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Archive for the ‘Blues Harmonica’ Category

The Paul Butterfield Blues Band Impacted A Generation of Young Musicians

In Blues Harmonica, Blues News on August 15, 2013 at 10:39 am

For many white Blues musicians starting out in the 1960s and drawn in by Beatlemania, entry to the genre was led by The Paul Butterfield Blues Band.

American Blues singer and harmonica player Paul Butterfield was, in the words of one of his most famous recordings, ‘born in Chicago’ in 1942 (though the song says “19 and 41”). Paul was raised in the long time home of Barak Obama, Chicago’s Hyde Park neighborhood. He attended a private school and studied classical flute with Walfrid Kujala of the Chicago Symphony Orchestra.

While that is hardly a standard background for the making of a Blues legend, it was pretty difficult to avoid the Blues in Chicago in the late 1950s…MORE

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How a Gang of Harmonica Geeks Saved the Soul of the Blues Harp

In Blues Harmonica on August 15, 2013 at 10:26 am

Harmonica players will suck and harmonica players will blow, but mastering the harmonica is tougher than its diminutive size and simple mechanics suggests. “The harmonica is actually pretty hard to play well,” says harmonica virtuoso Mickey Raphael, who has shared the stage with Willie Nelson for the better part of 40 years. “If you have a harmonica in the right key for a song, you can play any note and it’ll sound good. But to be able play melody on it is a whole different skill set.

Of course, it doesn’t help if your harmonica is so poorly designed that you couldn’t play it well even if you were a pro, which describes the state of the instrument from the mid-1970s until the early 1990s, when Hohner, the largest harmonica manufacturer in the world, made a single, seemingly small change to its ubiquitous Marine Band harmonica. Hohner’s bottom-line gambit was to slightly enlarge the slots through which a harmonica’s reeds vibrate. It made the instrument’s pair of reed plates cheaper to assemble but the instrument itself virtually impossible to control, thanks to all the extra air that was now being blown into and drawn out of it. Hohner eventually corrected its error, but it took a ragtag group of harmonica customizers and music geeks from around the world to force the 150-year-old German firm to face the music…MORE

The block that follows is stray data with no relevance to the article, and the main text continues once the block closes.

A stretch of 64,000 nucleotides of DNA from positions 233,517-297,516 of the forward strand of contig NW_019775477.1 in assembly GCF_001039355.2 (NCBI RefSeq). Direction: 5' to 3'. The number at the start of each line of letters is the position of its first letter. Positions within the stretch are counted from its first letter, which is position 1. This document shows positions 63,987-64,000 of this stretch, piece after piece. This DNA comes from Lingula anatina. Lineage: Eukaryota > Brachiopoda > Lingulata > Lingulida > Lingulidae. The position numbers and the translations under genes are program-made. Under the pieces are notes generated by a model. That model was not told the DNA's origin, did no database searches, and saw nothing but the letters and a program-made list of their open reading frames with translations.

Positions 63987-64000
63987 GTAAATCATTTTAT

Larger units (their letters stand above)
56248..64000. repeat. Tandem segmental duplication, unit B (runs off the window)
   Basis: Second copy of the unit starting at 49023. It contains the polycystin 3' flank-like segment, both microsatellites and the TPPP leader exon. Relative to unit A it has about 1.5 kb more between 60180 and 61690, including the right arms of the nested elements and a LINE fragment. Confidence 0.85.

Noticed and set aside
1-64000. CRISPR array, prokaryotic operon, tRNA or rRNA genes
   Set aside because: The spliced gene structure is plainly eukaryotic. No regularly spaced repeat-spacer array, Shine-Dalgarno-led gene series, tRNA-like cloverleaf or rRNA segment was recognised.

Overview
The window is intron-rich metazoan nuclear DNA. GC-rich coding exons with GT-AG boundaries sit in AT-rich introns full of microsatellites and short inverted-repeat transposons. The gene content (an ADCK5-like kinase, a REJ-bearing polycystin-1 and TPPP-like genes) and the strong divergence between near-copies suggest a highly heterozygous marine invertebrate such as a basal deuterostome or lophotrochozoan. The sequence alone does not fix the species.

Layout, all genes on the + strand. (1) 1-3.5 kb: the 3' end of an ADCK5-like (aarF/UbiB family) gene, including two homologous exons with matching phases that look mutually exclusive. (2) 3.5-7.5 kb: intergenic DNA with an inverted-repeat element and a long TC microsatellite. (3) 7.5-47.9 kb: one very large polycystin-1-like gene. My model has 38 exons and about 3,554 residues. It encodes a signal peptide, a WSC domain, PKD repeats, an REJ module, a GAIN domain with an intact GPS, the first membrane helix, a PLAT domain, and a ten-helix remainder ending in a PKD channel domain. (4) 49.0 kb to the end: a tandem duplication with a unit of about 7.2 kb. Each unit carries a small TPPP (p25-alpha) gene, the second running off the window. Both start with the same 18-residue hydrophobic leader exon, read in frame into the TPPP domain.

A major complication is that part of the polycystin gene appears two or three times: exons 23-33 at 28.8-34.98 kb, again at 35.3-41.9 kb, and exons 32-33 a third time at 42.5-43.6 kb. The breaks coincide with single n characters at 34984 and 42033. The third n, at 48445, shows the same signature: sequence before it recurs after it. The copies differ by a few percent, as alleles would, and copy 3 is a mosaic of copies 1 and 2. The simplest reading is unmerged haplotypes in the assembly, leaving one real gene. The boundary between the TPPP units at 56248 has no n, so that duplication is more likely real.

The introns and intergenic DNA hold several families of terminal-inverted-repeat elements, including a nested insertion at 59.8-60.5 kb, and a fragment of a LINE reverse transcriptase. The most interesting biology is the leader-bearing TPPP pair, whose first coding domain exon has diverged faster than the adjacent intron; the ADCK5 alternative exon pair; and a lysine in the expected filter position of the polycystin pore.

Rick Estrin Keeps Nightcats on the Prowl

In Blues Harmonica, Blues News on June 21, 2013 at 8:25 pm

It’s not just that Rick Estrin is making a name for himself with Rick Estrin and the Nightcats — it’s that it’s finally the right name.

For about 30 years, Estrin, who performs tonight at Montgomery’s Kiwanis Park, was the frontman for Little Charlie and the Nightcats.

“Because I was the face of the band, about 60 percent of the audience would see me and go, ‘Hey Charlie,’ and I’d just go, ‘Hi, how are you doing.’ ”

But when Charlie — that would be guitarist Charlie Baty — retired in 2008, Estrin took over the group. Five years later, not only have there been major awards, booked concert tours, and critically acclaimed albums, but Estrin said people are actually figuring out who he is. MORE

Inhaling the Blues: How Southern Black Musicians Transformed the Harmonica

In Blues Harmonica, Blues News on May 5, 2013 at 7:29 pm

Sneak Preview: Classic Harmonica Blues

What inspired this album?

As a teacher, I found the harmonica to have one of the most interesting traditions. When African Americans picked up the instrument in the 20th-century, they completely transformed it into something it had never been intended to be played as in Europe. To me, that is such a remarkable demonstration of the power of tradition. You don’t just take and play an instrument the way it was built to be played. The music is inside you, and you take that instrument and you try to recreate the way you think music should be played. That’s what African Americans did. MORE